* CEO Ron Marshall leaves for another retailer
* Merchandising exec Michael Edwards named interim CEO
* Borders shares fall 12.8 percent
* Barnes & Noble stock up 12 percent, report of Apple deal
(Adds analyst comment, Barnes & Noble report; updates share
By Phil Wahba
NEW YORK, Jan 26 Bookseller Borders Group Inc
BGP.N said on Tuesday that Chief Executive Officer Ron
Marshall had resigned to work for another retailer and would be
replaced on an interim basis by the head of its marketing and
Shares of Borders, which is already under fire for its slow
response to the electronic book market, fell nearly 13 percent.
"It's a significant red flag, on top of the fact they've
been struggling with liquidity and weak sales," said Standard &
Poor's Equity Research analyst Michael Souers. "Certainly it
would help Barnes & Noble to have instability at their primary
Larger bookseller Barnes & Noble Inc's shares (BKS.N)
soared more than 12 percent.
Souers said Barnes & Noble was also getting a boost from
media reports citing a Monday entry on technology blog
TechCrunch that said Barnes & Noble had worked with Apple Corp
(AAPL.O) on its tablet. The tablet, whose launch is expected on
Wednesday, could have a Barnes & Noble bookstore built in, the
Barnes & Noble declined to comment on rumors, while Apple
did not immediately return calls.
MARSHALL REPORTEDLY HEADING TO GROCER
Marshall became CEO of Borders in January 2009 after
running private equity firm Wildridge Capital Management. He
was brought in to replace George Jones, who had been CEO since
July 2006, after a dismal 2008 holiday season when comparable
sales at Borders' superstores fell 14.4 percent.
The Wall Street Journal reported that Marshall would become
CEO of supermarket chain Great Atlantic & Pacific Tea Co
GAP.N, citing people familiar with the situation. A
spokeswoman for A&P, whose CEO resigned in October, did not
immediately return calls.
Prior to founding Wildridge about four years ago, Marshall
steered turnarounds at food distributor Nash Finch Co and
supermarket operator Pathmark Stores Inc. A&P bought Pathmark
in December 2007.
Michael Edwards, who joined Borders as chief merchandising
officer in September, will be interim CEO and report to
Chairman Mick McGuire while the company searches for a
permanent replacement for Marshall.
Edwards, 49, was the CEO of Portland, Oregon-based women's
yoga clothing retailer lucy activewear inc for three years
starting in 2004 -- experience Borders cited in naming him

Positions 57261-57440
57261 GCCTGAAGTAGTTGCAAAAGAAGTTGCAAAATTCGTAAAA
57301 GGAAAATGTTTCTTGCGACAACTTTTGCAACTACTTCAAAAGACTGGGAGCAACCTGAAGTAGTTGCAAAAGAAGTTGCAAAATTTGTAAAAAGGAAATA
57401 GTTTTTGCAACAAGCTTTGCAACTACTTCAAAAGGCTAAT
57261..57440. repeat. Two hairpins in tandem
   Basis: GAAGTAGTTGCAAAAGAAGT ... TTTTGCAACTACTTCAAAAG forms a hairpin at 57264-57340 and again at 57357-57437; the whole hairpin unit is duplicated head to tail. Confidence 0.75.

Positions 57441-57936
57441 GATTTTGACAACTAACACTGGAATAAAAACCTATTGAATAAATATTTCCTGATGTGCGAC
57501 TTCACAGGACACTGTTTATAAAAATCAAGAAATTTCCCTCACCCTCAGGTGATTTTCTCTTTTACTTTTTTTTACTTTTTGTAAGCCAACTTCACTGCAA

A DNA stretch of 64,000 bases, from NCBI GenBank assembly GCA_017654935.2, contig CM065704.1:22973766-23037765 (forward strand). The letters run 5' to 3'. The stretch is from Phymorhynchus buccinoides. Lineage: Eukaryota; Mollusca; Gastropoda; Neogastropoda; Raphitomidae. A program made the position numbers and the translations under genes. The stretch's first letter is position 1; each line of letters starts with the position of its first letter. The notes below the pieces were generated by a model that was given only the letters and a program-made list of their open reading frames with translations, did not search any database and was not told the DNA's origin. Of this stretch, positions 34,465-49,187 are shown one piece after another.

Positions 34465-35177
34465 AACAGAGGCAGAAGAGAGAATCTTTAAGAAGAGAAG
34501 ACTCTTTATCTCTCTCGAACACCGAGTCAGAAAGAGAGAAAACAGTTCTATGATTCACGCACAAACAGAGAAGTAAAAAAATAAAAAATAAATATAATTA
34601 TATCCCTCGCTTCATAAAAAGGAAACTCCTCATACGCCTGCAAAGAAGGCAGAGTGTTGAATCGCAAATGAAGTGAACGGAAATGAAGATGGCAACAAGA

interim CEO. He oversaw VF Corp's (VFC.N) acquisition of lucy
Marshall's departure comes on the heels of another weak
holiday season. Comparable sales at Borders superstores fell
14.6 percent during the 11 weeks ended Jan. 16.
Borders' troubles led it to put itself up for sale in 2008,
but the Ann Arbor, Michigan-based retailer did not find a
It is closing down 182 of its Waldenbooks stores and will
have only 148 of those outlets by early February. Borders
continues to run 515 of its namesake superstores.
Borders' largest shareholder is investor William Ackman's
Pershing Square Capital Management LP, which owned 17.7 percent
of the company as of September, according to Thomson Reuters.
Bookstores have struggled as more sales have moved online
to retailers such as Amazon.com Inc (AMZN.O).
In particular, investors and analysts have slammed Borders,
the No. 2 U.S. bookstore chain behind Barnes & Noble, for
moving too slowly into the electronic books market and missing
out on what is seen as bookselling's largest growth area.
Amazon introduced its popular Kindle electronic reader in
2007, while Barnes & Noble started selling its Nook last fall.
Borders, in contrast, has no plans for its own e-reader,
but expects to open its own e-bookstore by June in partnership
with electronic download service Kobo Inc, a spinoff of
Canadian bookseller Indigo Books & Music Inc (IDG.TO).
Borders hired Korn/Ferry International (KFY.N) to head the
search for a new CEO.
Shares of Borders were down 14 cents, or 12.8 percent, at
95 cents in afternoon trading, while Barnes & Noble rose $2.11,
or 12.1 percent, to $19.49.
(Reporting by Phil Wahba in New York and Gabriel Madway in San
Francisco; Editing by Maureen Bavdek, John Wallace and Lisa Von